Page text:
Recently appeared on Mos – “Bug 18219084 : DIFFERENT EXECUTION PLAN ACROSS RAC INSTANCES”
Now, I’m not going to claim that the following applies to this particular case – but it’s perfectly reasonable to expect to see different plans for the same query on RAC, and it’s perfectly possible for the two different plans to have amazingly different performance characteristics; and in this particular case I can see an obvious reason why the two nodes could have different plans.
Here’s the query reported in the bug:
Here’s a simple little demonstration of an enhancement to the optimizer in 12c that may result in some interesting changes in execution plans as cardinality estimates change from “guesses” to accurate estimates.
Here’s a little script to demonstrate an observation about a missed opportunity for avoiding work that appeared in my email this morning (that’s morning Denver time):
Here’s a recent request from the OTN database forum – how do you make this query go faster (tkprof output supplied):
from a, b
where A.MARK IS NULL
and a.cntry_code = b.cntry_code and b.dir_code='XX' and b.numb_type='XXX'
and upper(Trim(replace(replace(replace(replace(replace(replace(replace(a.co_name,'*'),'&'),'-'),'/'),')'),'('),' '))) like
This is one of those posts where the investigation is left as an exercise – it’s not difficult, just something that will take a little time that I don’t have, and just might end up with me chasing half a dozen variations (so I’d rather not get sucked into looking too closely). It comes from an OTN question which ends up reporting this predicate:
WHERE ( LENGTH ( :b7) IS NULL OR
UPPER (TRIM (CODFSC)) = UPPER (TRIM ( :b8)) or
UPPER (TRIM (CODUIC)) = UPPER (TRIM ( :b9)))
AND STATE = 0;
The three bind variables all hold the same value; there is a function-based index on upper(trim(codfsc)), and another on upper(trim(coduic)). The execution plan for this query is a full tablescan, but if you eliminate the first predicate Oracle can do a concatenation of two index range scans. This variation doesn’t surprise me, the optimizer’s ability to introduce concatenation is limited; however, I did wonder whether some small variation in the SQL would allow the optimizer to get just a little more clever.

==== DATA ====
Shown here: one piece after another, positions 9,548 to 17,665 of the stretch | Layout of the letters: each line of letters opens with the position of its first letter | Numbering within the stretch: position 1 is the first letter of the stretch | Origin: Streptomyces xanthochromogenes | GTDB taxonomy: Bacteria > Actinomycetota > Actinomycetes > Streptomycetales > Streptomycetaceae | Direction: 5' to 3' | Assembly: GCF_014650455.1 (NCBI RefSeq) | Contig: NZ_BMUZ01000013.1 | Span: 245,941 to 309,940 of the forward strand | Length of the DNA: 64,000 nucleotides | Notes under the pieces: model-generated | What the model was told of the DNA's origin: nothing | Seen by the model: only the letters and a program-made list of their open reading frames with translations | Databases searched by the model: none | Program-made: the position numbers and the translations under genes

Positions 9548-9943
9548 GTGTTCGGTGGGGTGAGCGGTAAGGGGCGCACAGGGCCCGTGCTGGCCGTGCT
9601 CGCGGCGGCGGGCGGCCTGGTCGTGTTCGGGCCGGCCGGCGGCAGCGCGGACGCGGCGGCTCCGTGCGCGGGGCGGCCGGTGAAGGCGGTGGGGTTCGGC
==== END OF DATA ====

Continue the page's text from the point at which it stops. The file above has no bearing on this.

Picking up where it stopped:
Would you get concatenation if you changed the first predicate to (:b7 is null); if not, would a similar query that didn’t depend on function-based indexes do concatenation; if not is there any rewrite of this query that could do a tablescan ONLY for the case where :b7 was null ?
Demonstrations of any levels of success can be left in the comments if anyone’s interested. To get a fixed font that preserves space start the code with “sourcecode” and end with “/sourcecode” (removing the quotation marks and replacing them with square brackets).
Here’s a little oddity I came across in 184.108.40.206 a few days ago – don’t worry too much about what the query is trying to do, or why it has been written the way I’ve done it, the only point I want to make is that I’ve got the same plan from two different strategies (according to the baseline/outline/hints), but the plans have a difference in cost.
How not to write subqueries:
It’s finally time to take a close look at the parallel versions of the execution plan I produced a little while ago for a four-table hash join. In this note I’ll examine the broadcast parallel distribution. First, here’s a list of the hints I’m going to use to get the effect I want:
leading(t4 t1 t2 t3)
full(t4) parallel(t4, 2)
use_hash(t1) swap_join_inputs(t1) pq_distribute(t1 none broadcast)
full(t1) parallel(t1, 2)